Growing Begonias From Tubers

Where to grow your begonias

Begonias grow best in partial shade. They are ideal for pots and hanging baskets. They have fairly brittle stems and heavy flowers, so grow them in a sheltered spot. Flowers will go over very quickly if they’re too hot.




When to plant begonias

Begonia tubers can be started into growth from February onwards in a greenhouse or sunny windowsill if you want to get them started early, otherwise wait until the weather has warmed up around March/April.


How to plant your tubers

Plant your tubers hollow side up about 3cm deep into small individual pots. You don’t need to soak them first. They will germinate at around 18°c and poke their heads up in around 6-8 weeks. As soon as the shoots of the tubers are about 2cm long pot them up in 15cm pots and place them into larger pots as the roots reach the sides of the pot. Harden off the plants before planting them out in the garden in May, when no further frosts are forecast.

Begonia tubers should be spaced about 30cm apart in the garden, but can be planted much closer together in hanging baskets and window boxes. For a single begonia plant, a 15cm pot is the smallest recommended size.


Caring for your plants

Begonias will produce many flowers if they are regularly deadheaded. Feeding them once a week with a high potassium fertiliser (tomato feed is ideal) will extend their growing season.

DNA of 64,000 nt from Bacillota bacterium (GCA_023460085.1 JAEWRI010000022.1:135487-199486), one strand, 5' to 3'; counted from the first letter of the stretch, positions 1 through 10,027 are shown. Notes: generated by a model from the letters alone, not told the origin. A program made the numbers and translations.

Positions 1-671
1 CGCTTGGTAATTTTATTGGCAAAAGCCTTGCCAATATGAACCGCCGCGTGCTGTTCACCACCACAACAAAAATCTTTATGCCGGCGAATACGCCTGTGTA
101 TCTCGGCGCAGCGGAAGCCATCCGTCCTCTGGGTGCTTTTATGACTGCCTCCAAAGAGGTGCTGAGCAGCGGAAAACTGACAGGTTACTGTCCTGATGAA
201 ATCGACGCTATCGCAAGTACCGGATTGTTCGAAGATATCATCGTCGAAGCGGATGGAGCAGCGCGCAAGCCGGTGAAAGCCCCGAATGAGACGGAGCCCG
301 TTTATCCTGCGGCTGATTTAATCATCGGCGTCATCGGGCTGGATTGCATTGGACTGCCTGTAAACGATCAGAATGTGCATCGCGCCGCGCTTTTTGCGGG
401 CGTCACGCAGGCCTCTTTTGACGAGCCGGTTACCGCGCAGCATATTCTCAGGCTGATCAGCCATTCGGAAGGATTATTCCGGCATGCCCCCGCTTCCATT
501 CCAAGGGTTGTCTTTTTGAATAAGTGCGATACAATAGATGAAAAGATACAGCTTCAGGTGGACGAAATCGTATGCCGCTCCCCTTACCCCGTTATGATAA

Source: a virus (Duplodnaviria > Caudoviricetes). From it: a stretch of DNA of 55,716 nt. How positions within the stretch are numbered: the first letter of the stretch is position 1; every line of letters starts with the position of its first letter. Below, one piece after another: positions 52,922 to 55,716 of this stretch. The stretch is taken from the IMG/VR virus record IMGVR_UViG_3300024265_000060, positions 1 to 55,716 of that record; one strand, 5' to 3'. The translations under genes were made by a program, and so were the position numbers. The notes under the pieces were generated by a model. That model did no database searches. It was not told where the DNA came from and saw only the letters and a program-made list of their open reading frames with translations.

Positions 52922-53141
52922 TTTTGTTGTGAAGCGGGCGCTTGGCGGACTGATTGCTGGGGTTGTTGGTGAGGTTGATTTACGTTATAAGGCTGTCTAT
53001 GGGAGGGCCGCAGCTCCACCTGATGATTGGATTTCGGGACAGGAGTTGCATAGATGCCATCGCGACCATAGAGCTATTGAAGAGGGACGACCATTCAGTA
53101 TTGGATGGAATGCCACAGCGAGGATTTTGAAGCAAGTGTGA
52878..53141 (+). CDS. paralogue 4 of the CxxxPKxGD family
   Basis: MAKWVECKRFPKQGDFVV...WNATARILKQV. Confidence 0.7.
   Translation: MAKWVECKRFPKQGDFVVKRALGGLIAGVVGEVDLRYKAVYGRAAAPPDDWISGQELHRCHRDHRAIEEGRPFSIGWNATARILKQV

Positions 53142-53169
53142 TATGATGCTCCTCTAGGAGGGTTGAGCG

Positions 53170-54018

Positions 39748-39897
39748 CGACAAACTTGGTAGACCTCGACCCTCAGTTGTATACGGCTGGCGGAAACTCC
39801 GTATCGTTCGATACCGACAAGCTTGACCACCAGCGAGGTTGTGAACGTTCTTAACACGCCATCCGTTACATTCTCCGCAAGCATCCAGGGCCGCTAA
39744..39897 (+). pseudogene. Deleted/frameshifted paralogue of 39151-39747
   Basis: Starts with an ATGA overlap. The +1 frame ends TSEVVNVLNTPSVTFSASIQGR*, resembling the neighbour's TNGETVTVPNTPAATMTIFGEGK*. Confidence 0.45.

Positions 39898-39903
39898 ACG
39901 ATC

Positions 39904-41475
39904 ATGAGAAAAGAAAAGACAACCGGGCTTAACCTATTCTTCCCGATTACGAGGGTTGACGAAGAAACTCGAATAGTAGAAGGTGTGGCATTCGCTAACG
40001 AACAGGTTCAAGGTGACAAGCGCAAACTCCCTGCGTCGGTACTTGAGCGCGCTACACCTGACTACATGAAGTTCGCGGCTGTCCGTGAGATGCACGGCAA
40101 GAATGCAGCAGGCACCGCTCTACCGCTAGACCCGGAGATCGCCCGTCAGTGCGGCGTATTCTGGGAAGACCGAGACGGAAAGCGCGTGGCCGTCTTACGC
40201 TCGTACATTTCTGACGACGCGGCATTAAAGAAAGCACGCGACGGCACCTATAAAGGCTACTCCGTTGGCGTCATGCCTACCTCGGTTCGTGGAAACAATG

Watering: Make sure they are watered regularly during the summer and that the soil is not allowed to dry out. Begonias love moisture and will use up quite a lot during the hotter spells in the summer but they will quickly rot if left in pooling water so ensure your ground or pots drain easily.

Staking: Trailing varieties of tuberous begonias are meant to creep, so they do not need staking. Upright begonias, however, can benefit from staking so the flower stems stand tall to make it easier to view the beautiful flowers. When upright varieties are 4 to 6 inches tall, place a narrow bamboo or metal stake in the soil near the main stem. Add more ties to provide ongoing support as the plant grows.


Lifting and storage

Being frost tender the bulbs will perish if left exposed to heavy frosts for more than a few days. Most gardeners lift and store their tubers overwinter for replanting in the spring. Lift your tubers after flowering has finished and the leaves have begun to turn yellow. Depending on when they were planted this could be right up to the first frosts in autumn.  Store in a dry, cool (but frost-free) location over the winter. Store in soil that is only a little moist and keep this a little moist over the winter (with irregular watering) to keep the tubers from drying out.

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